First the obvious stuff: my top 50 with methodological prologue, Carola’s top 50 stark naked, and then—ta-dah!—a worklist of our listening adventures. Both top 50s, as my prologue explains, are now alphabetical by artist, although Carola’s ballot did list the first 10 in an order she prefers to keep private for reasons I don’t altogether understand. The third list catalogues the albums we checked out, although because it was conceived as a reminder not a record there are certainly omissions—sometimes we’d just think of something, pull it out, and decide it wasn’t a candidate for the cut without my writing it down. Note too that all three lists are bedecked with boldface Ls. L means we listened to the record so bedecked, but I can’t imagine I got every one—although I’m certain that we didn’t have time for such lifetime faves as Omona WapiFuneral Dress, our most-played of all time Have Moicy!, and M.I.A.’s still-brilliant-even-if-she’s-now-an-anti-vaxxer-nut Kala, which remains my favorite album of the current century. To avoid the tedious labor of formatting the text, in all three lists I’ve been inconsistent about the italics I’m generally punctilious about. These are worksheets, folks—enjoy or ignore as you prefer.


ROBERT CHRISTGAU’S TOP 50

Although Sgt. Pepper comes first below, my list is not arranged in order of preference, an impossible task piled on the impossible task of picking 50 albums to begin with. Instead it’s arranged alphabetically by artist. So assuming you’re assigning numerical values to our selections, mine should all get the same number. Let me add that I assume you’re not so foolish as to go 50 down to 1; 100 down to 51 would make much more sense, because we obviously don’t like our favorite 50 times as much as the one that squeaked in last though we may like it twice as much. Let me also add that I've avoided best-ofs except when the artist was a “singles” rather than an “album” artist—a ‘50s artist, that usually means, with half an exception for James Brown and a full one for the multiple heroines of Rhino’s immortal Girl Group Greats comp. I also chose not to name any artist more than twice, with half an exception for John Lennon.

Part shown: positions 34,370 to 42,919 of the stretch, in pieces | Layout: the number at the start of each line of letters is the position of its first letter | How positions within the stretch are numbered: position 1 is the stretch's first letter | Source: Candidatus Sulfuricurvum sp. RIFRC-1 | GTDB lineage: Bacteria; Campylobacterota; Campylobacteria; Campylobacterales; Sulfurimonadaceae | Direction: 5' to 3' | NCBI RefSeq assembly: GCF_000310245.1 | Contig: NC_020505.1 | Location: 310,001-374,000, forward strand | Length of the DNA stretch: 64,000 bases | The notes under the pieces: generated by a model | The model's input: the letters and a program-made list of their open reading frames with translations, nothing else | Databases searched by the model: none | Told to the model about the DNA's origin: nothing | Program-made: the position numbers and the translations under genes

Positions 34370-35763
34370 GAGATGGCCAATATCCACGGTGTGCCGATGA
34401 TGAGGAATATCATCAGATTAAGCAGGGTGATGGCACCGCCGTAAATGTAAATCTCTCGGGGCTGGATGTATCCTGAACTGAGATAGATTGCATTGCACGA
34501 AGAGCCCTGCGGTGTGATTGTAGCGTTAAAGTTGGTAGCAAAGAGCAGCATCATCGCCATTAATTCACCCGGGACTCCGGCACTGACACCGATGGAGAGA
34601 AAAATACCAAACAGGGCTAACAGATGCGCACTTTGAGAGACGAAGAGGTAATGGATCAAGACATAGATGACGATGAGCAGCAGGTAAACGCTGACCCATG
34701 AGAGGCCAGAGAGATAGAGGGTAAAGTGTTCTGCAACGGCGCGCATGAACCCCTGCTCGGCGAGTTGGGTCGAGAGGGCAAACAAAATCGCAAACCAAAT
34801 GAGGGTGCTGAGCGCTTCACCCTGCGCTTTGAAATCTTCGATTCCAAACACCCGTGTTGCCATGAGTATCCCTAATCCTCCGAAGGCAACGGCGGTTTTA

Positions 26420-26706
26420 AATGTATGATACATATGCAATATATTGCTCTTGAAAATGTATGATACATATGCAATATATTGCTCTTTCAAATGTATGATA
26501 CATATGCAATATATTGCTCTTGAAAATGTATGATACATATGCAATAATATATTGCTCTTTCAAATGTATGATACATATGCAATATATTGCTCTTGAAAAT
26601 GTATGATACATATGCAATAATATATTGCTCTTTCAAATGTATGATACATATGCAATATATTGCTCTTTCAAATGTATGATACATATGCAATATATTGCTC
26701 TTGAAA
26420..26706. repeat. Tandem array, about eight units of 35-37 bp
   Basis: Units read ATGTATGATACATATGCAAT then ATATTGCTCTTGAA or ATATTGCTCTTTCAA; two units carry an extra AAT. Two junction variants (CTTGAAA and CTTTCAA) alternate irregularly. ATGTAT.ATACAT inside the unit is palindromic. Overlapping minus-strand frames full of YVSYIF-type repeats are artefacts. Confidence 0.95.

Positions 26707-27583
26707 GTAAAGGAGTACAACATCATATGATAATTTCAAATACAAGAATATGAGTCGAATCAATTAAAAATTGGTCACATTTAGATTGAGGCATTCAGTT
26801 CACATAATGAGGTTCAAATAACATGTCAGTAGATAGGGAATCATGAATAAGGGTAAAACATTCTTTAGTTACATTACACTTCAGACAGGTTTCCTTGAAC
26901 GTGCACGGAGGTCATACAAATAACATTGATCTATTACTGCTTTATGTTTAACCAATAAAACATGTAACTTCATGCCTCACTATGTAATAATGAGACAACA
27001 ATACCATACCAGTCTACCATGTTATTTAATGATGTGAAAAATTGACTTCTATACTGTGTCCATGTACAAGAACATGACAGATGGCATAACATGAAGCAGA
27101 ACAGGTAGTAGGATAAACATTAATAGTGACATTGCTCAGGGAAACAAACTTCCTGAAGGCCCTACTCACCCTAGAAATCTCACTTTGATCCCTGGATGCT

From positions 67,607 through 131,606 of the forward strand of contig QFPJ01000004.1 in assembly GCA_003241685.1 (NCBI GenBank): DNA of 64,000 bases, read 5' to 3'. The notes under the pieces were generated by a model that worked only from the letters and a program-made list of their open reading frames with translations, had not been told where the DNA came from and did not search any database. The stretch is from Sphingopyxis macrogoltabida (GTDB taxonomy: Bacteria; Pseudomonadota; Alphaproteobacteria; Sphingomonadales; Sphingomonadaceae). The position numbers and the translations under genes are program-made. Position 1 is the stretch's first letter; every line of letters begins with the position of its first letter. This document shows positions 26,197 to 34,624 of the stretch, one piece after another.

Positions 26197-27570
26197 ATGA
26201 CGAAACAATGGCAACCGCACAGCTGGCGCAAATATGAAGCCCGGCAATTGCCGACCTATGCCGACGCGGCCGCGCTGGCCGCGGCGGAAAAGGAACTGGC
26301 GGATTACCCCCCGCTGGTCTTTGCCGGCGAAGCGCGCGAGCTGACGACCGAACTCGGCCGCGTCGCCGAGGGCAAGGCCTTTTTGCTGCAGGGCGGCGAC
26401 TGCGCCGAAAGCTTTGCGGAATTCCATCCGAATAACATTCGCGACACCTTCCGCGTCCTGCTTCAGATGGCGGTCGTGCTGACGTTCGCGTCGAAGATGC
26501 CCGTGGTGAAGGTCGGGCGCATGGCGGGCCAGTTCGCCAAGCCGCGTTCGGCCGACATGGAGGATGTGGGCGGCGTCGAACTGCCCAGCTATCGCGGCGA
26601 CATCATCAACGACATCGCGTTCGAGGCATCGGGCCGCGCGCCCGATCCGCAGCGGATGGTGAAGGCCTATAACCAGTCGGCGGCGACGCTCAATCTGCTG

The Beatles, Sgt. Pepper’s Lonely Hearts Club Band L

The Beatles, The Beatles’ Second Album L

Chuck Berry, The Definitive Collrction L

Blondie, Parallel Lines L

James Brown, Star Time L

The Clash, The Clash

Culture, Two Sevens Clash